How the Oil Spill Changed the Country

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Now that BP has at least temporarily stopped oil from flowing into the Gulf of Mexico for the first time since April 20, we want to take a step back and take stock of the situation.

First, the well blowout has been a disaster for the Gulf of Mexico, BP, and the Obama Administration. Even if the early good news about the new well cap turns out to be a harbinger of resolution, much damage has already been done. To review, here are five key stories for understanding what really happened -- and what still might.

By the Numbers:

86 days: Length of time oil poured from the well into the Gulf of Mexico
180,000,000 gallons: High government estimate of the amount of oil estimated to have escaped
$13,700,000,000: Dollar value of that crude at July 15 prices
8 Hours: Amount of time it takes the U.S. to consume 180 million gallons of crude
11,000,000 gallons: Size of the Exxon Valdez oil spill
40%: Amount of BP's market value lost between April 20 and July 14
7%: Jump in BP's stock jump on news of the successful early tests today

"The Spill, The Scandal, and the President" by Tim Dickinson in Rolling Stone
Key Quote:
"
Instead of cracking down on MMS, as he had vowed to do even before taking office, Obama left in place many of the top officials who oversaw the agency's culture of corruption. He permitted it to rubber-stamp dangerous drilling operations by BP - a firm with the worst safety record of any oil company - with virtually no environmental safeguards, using industry-friendly regulations drafted during the Bush years. He calibrated his response to the Gulf spill based on flawed and misleading estimates from BP - and then deployed his top aides to lowball the flow rate at a laughable 5,000 barrels a day, long after the best science made clear this catastrophe would eclipse the Exxon Valdez."

"Gulf Oil Spill: Could It Change Obama's Energy Policy" by Bryan Walsh in TIME
Key Quote:
"If the oil spill should influence energy policy going forward, comprehensive climate and energy legislation -- already a dim hope -- might end up as one more casualty of the accident."

"Historian: It's too soon to expect large-scale responses to the Gulf leak" an interview with eminent environmental historian Adam Rome in Grist
Key Quote:
"The Santa Barbara oil spill happened in January 1969. Right away, people were appalled. In Santa Barbara itself, the spill brought together people who had never been allied before -- countercultural students and very wealthy Republicans alike were shocked. But still, it took a long time for it to lead to something more than just "we might need more regulation on offshore oil," and more than just preventing that one specific thing from occurring again."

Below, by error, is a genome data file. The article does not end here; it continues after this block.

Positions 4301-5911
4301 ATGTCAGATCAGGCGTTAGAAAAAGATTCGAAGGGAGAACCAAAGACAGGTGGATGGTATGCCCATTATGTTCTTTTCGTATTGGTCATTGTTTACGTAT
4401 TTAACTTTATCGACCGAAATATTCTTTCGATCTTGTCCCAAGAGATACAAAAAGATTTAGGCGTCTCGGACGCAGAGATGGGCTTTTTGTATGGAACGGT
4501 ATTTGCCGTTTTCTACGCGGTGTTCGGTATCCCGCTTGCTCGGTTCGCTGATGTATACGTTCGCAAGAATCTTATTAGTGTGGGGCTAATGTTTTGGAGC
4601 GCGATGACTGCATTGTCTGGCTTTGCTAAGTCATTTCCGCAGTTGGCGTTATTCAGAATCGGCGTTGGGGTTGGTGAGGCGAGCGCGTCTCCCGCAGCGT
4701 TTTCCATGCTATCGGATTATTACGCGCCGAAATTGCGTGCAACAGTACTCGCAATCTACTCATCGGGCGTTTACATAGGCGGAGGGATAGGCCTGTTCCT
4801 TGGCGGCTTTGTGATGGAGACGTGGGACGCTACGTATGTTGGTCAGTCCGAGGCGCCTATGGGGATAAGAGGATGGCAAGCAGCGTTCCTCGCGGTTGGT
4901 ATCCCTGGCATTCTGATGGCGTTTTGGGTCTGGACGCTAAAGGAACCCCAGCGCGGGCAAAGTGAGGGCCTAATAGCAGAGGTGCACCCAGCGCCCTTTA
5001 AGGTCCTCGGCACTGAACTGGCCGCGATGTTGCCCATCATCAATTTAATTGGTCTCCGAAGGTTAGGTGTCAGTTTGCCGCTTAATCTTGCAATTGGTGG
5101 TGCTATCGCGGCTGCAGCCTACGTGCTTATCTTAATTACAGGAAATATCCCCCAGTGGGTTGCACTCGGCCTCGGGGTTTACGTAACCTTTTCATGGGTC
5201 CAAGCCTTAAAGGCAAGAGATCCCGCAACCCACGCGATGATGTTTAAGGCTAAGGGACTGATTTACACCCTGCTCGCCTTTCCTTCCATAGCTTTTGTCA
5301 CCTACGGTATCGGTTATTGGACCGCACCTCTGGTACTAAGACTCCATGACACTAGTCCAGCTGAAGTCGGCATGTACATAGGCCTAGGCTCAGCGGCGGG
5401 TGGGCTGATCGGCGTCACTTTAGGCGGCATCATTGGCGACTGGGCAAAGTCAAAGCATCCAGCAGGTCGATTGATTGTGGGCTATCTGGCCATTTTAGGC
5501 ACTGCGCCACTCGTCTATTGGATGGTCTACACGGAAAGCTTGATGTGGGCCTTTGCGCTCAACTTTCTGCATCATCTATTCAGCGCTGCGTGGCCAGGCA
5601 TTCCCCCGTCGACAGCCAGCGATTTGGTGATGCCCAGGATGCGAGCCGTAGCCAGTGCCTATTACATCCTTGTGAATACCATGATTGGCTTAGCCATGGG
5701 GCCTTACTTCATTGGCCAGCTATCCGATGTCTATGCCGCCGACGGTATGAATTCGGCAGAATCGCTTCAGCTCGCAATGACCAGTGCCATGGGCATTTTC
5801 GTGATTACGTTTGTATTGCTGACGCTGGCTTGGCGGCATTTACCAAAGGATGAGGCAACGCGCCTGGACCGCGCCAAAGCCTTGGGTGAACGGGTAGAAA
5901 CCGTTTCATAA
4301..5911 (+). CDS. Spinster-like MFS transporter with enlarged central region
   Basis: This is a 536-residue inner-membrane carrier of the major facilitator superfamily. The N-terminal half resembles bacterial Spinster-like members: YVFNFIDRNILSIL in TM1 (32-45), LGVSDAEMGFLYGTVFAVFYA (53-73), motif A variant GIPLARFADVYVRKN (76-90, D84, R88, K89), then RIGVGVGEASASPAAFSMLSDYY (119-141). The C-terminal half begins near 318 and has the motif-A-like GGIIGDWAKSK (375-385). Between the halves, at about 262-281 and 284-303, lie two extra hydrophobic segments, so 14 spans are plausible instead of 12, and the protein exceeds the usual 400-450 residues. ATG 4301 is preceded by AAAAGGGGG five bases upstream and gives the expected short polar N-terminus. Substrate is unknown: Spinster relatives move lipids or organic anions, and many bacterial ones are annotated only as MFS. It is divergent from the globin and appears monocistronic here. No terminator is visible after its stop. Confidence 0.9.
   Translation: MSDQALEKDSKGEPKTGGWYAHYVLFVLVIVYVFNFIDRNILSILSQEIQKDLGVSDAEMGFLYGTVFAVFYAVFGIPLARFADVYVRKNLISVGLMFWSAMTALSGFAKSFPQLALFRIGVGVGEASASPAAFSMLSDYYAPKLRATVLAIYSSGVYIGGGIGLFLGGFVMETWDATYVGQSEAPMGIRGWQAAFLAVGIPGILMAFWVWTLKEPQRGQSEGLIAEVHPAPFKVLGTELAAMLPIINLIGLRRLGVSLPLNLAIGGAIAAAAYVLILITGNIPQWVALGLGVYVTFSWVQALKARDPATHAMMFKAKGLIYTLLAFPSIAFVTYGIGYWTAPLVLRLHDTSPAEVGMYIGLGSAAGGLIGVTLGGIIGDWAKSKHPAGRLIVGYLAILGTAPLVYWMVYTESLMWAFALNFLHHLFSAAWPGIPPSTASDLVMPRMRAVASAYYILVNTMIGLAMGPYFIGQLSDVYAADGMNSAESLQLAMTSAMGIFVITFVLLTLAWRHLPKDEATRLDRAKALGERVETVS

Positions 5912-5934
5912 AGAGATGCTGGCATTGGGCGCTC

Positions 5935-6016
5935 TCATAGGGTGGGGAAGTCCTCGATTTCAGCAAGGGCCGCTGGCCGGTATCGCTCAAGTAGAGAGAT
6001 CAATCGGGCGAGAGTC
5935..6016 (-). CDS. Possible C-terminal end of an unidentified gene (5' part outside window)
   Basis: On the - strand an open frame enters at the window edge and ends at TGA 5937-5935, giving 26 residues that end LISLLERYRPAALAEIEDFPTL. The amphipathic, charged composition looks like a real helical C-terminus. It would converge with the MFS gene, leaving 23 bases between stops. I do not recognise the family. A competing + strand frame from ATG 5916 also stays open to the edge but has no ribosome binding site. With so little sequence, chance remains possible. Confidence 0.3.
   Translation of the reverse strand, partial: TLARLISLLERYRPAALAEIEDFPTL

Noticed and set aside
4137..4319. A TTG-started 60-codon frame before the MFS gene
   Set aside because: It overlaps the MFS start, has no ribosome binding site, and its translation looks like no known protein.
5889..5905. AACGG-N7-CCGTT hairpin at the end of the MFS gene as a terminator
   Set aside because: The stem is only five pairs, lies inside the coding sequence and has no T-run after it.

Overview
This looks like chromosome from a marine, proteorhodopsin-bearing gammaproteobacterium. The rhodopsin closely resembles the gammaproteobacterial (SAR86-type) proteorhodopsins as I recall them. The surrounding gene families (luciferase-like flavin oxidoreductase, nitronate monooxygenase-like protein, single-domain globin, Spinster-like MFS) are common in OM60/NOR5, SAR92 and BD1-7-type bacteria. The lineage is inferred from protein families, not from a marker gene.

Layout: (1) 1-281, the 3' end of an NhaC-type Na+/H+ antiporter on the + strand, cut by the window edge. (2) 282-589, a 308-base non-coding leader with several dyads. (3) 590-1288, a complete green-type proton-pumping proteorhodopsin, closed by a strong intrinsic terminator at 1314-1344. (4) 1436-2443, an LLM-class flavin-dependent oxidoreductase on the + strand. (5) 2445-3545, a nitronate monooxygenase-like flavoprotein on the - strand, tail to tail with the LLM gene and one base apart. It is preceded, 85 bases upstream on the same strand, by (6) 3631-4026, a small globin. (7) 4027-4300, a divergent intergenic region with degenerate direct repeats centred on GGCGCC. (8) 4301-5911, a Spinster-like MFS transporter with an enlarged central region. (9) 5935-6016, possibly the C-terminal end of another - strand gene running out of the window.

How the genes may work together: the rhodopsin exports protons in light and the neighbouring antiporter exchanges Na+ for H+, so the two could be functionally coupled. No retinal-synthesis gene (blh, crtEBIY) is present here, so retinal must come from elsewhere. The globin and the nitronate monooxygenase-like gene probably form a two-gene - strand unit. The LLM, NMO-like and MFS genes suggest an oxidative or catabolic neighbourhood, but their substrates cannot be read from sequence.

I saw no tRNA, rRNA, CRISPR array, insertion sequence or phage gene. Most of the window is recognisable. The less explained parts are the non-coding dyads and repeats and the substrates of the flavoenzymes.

"Legacy of an Oil Spill: 20 Years After Exxon Valdez" a PDF report by the Exxon Valdez Oil Spill Trustee Council
Key Quote:
"Visitors to Prince William Sound and the North Gulf Coast of Alaska today again experience spectacular scenery and abundant wildlife and see little evidence of the spill. Yet the area has not fully recovered. In some areas, Exxon Valdez oil still remains and is toxic. Some injured species have yet to recover to pre-spill levels. This long-term damage was not expected at the time of the spill and was only just starting to be recognized in 1999, at the 10th anniversary."


"Photos BP Doesn't Want You to See" by Julie Dermansky on The Atlantic
Key Quote:

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Alexis C. Madrigal

Alexis Madrigal is the deputy editor of TheAtlantic.com. He's the author of Powering the Dream: The History and Promise of Green Technology. More

The New York Observer has called Madrigal "for all intents and purposes, the perfect modern reporter." He co-founded Longshot magazine, a high-speed media experiment that garnered attention from The New York Times, The Wall Street Journal, and the BBC. While at Wired.com, he built Wired Science into one of the most popular blogs in the world. The site was nominated for best magazine blog by the MPA and best science website in the 2009 Webby Awards. He also co-founded Haiti ReWired, a groundbreaking community dedicated to the discussion of technology, infrastructure, and the future of Haiti.

He's spoken at Stanford, CalTech, Berkeley, SXSW, E3, and the National Renewable Energy Laboratory, and his writing was anthologized in Best Technology Writing 2010 (Yale University Press).

Madrigal is a visiting scholar at the University of California at Berkeley's Office for the History of Science and Technology. Born in Mexico City, he grew up in the exurbs north of Portland, Oregon, and now lives in Oakland.

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